When you hear about New Orleans (NOLA) any number of images likely pop in to your head. For me I think about NOLA’s rich cocktail history. Nothing sums up this cocktail history better than the Sazerac. Recently named the official cocktail of New Orleans (after a proposal to make it the official drink of Louisiana was defeated) it’s clear I’m not the only one who holds this view.
Created in the early 1800s by Antoine Peychaud, the creator of Peychaud’s bitters, this drink was originally made with Sazerac Brandy. However, when the Phylloxera bug hit France in the 1860′s the drink’s primary spirit changed to the more widely available American Rye Whiskey. A similar story surrounds the other main ingredient Absinthe. When Absinthe (or more specifically thujone) was regulated in the US the flavoring changed to pastis, usually Herbsaint. Now that Absinthe has returned to the US I’d recommend you try that as the flavoring.
The traditional recipe for the Sazerac reads as follows:
“Take two heavy-bottomed 3 1/2-oz. Bar glasses; fill one with cracked ice and allow it to chill while placing a lump of sugar with just enough water to moisten it. Crush the saturated lump of sugar with a bar spoon. Add a few drops of Peychaud’s Bitters, a jigger of rye whisky and several lumps of ice and stir briskly. Empty the first glass of ice, dash in several drops of Herbsaint, twirl the glass rapidly and shake out the absinthe. Enough of it will cling to the glass to impart the desired flavor. Strain into this glass the rye whisky mixture prepared in the other glass. Twist a lemon peel over the glass, but do not put it in the drink.”
This recipe is a touch confusing in my opinion. I much prefer Chris McMillian’s recipe.
“Chris McMillian, late of the Library Bar in the Ritz Carlton New Orleans – among others, has the Sazerac glass into which is then added a sugar cube (would’ve been loaf sugar in the 19th century, so more like a sugar nugget) over which is dashed enough water and Peychaud bitters to create a syrup in the bottom of the glass, which is performed with the aid of a muddler, either of hardwood or hardwood with a porcelain muddling head. Several medium-sized pieces of ice are then added, and about 2 oz. of rye whiskey is poured in. This mixture is then STIRRED, as traditionally all drinks not containing egg or fruit juiced were, with a bar spoon and strained via a strainer, either Hawthorne or cobbler, into a SECOND Sazerac glass rinsed with pastis (generally Herbsaint) standing ready to receive the drink. A small piece of lemon peel is then twisted smartly over the surface of the drink which is then ready to serve.” – Ted Haigh (Doctor Cocktail)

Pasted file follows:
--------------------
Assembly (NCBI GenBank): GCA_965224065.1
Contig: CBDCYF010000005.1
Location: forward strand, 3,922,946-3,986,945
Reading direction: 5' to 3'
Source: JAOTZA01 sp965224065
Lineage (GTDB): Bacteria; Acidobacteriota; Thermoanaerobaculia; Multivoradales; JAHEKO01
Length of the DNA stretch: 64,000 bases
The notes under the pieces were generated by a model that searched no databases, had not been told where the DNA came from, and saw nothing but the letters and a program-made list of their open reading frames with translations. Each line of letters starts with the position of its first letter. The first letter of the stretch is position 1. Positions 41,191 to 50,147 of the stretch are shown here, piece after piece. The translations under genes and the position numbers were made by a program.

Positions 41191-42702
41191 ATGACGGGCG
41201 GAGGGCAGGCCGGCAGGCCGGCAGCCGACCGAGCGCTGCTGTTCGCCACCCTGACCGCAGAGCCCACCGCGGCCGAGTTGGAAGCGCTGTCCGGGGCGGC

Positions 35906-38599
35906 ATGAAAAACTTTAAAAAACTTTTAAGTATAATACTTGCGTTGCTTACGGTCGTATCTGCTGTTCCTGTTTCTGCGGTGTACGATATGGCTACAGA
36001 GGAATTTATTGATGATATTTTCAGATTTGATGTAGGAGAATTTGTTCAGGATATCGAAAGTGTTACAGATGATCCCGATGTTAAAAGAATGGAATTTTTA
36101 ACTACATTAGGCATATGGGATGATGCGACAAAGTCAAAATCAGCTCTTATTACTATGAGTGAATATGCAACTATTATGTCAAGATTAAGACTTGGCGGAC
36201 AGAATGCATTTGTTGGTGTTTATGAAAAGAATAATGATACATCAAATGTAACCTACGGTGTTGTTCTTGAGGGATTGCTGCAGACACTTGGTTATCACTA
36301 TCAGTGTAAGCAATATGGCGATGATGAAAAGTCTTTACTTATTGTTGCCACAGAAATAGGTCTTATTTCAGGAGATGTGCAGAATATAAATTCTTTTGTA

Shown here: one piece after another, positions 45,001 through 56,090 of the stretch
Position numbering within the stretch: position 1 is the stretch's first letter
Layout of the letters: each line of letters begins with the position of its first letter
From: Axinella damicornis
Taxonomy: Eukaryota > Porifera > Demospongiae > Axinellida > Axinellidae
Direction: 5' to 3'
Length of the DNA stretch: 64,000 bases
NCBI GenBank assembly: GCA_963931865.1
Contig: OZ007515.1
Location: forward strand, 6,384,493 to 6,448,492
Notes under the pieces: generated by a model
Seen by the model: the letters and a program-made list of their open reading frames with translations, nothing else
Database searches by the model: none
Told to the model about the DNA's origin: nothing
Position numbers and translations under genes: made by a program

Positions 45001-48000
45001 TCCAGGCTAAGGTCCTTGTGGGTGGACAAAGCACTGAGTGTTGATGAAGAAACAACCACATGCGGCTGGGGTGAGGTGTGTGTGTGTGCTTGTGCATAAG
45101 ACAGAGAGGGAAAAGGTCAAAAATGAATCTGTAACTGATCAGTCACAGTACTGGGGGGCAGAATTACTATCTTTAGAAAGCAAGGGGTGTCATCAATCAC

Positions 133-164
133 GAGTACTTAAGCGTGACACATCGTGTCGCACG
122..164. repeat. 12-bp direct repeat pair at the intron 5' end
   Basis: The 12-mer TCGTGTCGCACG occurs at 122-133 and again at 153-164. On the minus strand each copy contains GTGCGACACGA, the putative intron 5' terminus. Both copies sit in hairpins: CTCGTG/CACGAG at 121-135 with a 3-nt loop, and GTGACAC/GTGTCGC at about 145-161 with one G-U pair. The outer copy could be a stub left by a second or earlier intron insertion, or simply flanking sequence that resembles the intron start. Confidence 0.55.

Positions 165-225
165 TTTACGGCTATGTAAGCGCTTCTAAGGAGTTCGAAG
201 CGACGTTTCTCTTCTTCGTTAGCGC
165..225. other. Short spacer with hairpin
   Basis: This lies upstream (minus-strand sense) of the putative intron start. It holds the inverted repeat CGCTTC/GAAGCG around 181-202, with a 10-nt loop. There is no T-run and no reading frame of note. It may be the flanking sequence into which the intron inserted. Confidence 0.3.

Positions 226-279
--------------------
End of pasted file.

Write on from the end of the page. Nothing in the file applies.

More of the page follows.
Or, in our usual recipe format:
2 oz Rye Whiskey
Dash of Absinthe
Dash of Peychaud's Bitters
1 tsp Water
1) Combine water, sugar, and bitters in a Sazerac glass
2) Stir until the sugar is completely dissolved
3) Add Rye and Ice
4) Stir until drink is chilled
5) Add Absinthe to another chilled glass and swirl to coat
6) Strain cocktail into coated glass
7) Garnish with a lemon twist
The ingredients you’ll need for this cocktail you may not have at this point. You can substitute Bourbon for the Rye, but the flavor will be considerably different. Same holds true for the Absinthe (sub any pastis) and Paychaud’s bitters (sub your favorite bitters). That said, if you want a true Sazerac find the original ingredients. Trust me, its worth it.
American Rye Whiskey
This cocktail calls for a Sazerac glass, but in a pinch you can use an old fashioned glass or small juice glass.
Sazerac or other small glass
Measuring Device (Jigger)
Bar Spoon (Or other stirring stick)
Enjoy a piece of New Orleans history this week as you sip your Sazerac.